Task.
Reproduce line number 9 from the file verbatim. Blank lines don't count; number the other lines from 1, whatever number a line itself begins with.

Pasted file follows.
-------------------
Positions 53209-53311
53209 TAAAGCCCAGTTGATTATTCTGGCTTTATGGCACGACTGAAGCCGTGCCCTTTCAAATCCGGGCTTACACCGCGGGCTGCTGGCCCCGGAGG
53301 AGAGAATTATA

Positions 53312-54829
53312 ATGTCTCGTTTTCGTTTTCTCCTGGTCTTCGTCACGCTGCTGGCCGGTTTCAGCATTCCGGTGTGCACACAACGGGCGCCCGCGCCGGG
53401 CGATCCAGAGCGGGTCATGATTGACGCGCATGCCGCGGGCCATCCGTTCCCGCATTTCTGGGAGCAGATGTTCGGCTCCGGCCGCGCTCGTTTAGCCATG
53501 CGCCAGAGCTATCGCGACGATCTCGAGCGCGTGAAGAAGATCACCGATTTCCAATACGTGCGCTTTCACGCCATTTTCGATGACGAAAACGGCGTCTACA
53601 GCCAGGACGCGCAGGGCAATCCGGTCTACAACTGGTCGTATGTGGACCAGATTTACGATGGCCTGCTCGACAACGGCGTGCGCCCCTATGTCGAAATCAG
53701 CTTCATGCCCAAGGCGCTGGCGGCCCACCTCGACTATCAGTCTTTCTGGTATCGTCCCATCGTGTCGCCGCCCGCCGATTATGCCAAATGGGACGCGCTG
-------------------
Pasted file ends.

53701 CTTCATGCCCAAGGCGCTGGCGGCCCACCTCGACTATCAGTCTTTCTGGTATCGTCCCATCGTGTCGCCGCCCGCCGATTATGCCAAATGGGACGCGCTG